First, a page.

From: David Cantrell <email@example.com>|
Subject: New Patches for Slackware 4.0 Available
Date: Tue, 30 Nov 1999 12:11:56 -0800 (PST)
There are several bug fixes available for Slackware 4.0. Though they have
not been tested on all previous releases of Slackware, they should work for
any libc5 Slackware system (4.0 and previous). The patches for Slackware
4.0 can be found in the /patches subdirectory on the ftp site:
The ChangeLog.txt file in that directory will show what has been patched and
why. Here is a short overview of the current patches available:
bind.tgz Upgraded to bind-8.2.2-P5. This fixes a vulnerability
in the processing of NXT records that can be used in a
DoS attack or (theoretically) be exploited to gain access
to the server. It is suggested that everyone running
bind upgrade to this package as soon as possible.
nfs-server.tgz Upgraded to nfs-server-2.2beta47, to fix a security
problem with the versions prior to 2.2beta47. By using a
long pathname on a directory NFS mounted read-write, it
may be possible for an attacker to execute arbitrary code
on the server. It is recommended that everyone running an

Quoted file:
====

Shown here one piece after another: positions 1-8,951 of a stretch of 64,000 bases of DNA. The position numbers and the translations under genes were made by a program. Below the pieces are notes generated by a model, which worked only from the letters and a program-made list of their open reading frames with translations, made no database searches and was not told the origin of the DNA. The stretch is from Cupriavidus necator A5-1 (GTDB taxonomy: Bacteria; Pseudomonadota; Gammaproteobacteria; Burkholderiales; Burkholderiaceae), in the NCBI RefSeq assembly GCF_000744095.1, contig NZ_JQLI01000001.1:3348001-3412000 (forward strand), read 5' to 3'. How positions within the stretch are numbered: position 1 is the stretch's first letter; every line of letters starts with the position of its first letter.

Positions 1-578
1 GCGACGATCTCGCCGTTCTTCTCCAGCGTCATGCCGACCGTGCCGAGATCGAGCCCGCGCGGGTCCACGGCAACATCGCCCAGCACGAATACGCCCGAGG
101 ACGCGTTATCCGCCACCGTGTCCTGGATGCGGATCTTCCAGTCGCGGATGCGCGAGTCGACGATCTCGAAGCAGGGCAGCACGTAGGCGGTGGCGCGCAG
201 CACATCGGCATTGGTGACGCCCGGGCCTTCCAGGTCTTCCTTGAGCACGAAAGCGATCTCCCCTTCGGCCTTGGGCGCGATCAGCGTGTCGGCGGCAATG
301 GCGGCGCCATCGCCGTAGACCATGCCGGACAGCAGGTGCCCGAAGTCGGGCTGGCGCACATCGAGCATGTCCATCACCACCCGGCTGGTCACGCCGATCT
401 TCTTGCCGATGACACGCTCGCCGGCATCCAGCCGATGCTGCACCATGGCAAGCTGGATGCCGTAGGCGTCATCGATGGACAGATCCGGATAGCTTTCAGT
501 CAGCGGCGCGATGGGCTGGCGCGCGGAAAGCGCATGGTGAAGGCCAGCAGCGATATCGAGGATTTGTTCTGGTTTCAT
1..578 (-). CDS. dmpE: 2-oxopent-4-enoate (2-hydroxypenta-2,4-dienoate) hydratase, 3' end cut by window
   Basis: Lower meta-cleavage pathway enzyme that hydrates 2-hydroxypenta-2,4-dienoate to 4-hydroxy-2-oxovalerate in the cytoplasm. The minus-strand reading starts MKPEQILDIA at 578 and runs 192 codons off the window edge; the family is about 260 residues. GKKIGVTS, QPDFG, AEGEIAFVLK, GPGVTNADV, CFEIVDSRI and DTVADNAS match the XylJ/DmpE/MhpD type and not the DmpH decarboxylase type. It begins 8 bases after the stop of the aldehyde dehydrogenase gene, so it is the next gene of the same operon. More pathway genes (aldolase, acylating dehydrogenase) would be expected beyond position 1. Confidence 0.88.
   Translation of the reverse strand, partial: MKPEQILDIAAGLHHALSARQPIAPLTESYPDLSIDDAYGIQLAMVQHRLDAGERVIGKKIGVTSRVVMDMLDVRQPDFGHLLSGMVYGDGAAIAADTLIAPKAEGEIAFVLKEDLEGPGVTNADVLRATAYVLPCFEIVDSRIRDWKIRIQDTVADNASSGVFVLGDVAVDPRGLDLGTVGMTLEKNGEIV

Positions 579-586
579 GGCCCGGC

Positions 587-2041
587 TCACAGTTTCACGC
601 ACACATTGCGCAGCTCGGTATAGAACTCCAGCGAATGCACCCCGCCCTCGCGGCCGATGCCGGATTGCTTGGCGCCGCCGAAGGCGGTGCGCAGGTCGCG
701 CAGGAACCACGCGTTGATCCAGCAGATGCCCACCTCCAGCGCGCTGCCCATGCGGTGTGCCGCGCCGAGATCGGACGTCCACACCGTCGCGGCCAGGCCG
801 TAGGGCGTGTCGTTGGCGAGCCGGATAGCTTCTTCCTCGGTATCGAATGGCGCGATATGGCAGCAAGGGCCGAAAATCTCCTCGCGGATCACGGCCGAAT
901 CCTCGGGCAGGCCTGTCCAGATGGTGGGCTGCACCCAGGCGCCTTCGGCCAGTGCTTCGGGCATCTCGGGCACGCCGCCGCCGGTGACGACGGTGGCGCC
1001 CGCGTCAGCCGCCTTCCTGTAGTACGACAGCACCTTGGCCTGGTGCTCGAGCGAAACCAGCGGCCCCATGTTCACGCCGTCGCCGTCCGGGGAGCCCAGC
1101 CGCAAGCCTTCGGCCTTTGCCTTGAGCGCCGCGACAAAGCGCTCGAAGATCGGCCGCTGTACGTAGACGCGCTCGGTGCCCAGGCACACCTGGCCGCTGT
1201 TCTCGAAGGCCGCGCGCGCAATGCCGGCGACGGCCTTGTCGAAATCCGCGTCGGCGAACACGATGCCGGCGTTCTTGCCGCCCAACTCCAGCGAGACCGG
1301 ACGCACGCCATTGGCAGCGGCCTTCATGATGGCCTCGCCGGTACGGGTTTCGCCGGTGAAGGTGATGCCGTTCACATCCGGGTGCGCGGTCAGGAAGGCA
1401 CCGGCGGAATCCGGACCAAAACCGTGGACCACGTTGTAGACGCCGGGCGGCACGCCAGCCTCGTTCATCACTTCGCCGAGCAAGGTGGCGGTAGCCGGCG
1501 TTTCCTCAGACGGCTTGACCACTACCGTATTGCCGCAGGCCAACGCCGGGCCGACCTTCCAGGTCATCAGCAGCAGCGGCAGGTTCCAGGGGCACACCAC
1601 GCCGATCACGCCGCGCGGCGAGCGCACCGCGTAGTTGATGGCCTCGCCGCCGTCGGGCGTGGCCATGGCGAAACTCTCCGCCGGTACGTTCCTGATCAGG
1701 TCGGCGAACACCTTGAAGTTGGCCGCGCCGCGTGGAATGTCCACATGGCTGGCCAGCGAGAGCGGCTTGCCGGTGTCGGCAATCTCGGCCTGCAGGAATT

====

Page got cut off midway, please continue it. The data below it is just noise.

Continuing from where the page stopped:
NFS server upgrade to this package immediately.
pine.tgz Upgrades Pine to version 4.21. Versions prior to 4.0 have
a Y2K bug where the date sorting will not work properly
when the new century begins.
imapd.tgz Upgrades imapd to the version from Pine 4.21
sysklogd.tgz It's possible to hang a machine and cause a denial of
service by opening many connections to the syslogd shipped
with Slackware 4.0 and earlier. This package upgrades to
sysklogd-1.3-33, which fixes the problem.
wuftpd.tgz Relinked against -lshadow, enabling MD5 shadow password
These packages are designed to be installed on top of an existing Slackware
4.0 system. In the case where a package already exists (such as the pine.tgz
one), you should use upgradepkg (if available) to install the patch. For
other fixes, you can just use installpkg to install the patch.
NOTE: For packages that replace daemons on the system (such as bind), you
need to make sure that you stop the daemon before installing the package.
Otherwise the file may not be updated properly because it is in use. You
can either stop the daemon manually or go into single user mode and then
go back to multiuser mode. Example:
# telinit 1 Go into single user mode
# upgradepkg bind Perform the upgrade
# telinit 3 Go back to multiuser mode
Remember to back up configuration files before performing upgrades.
- The Slackware Linux Project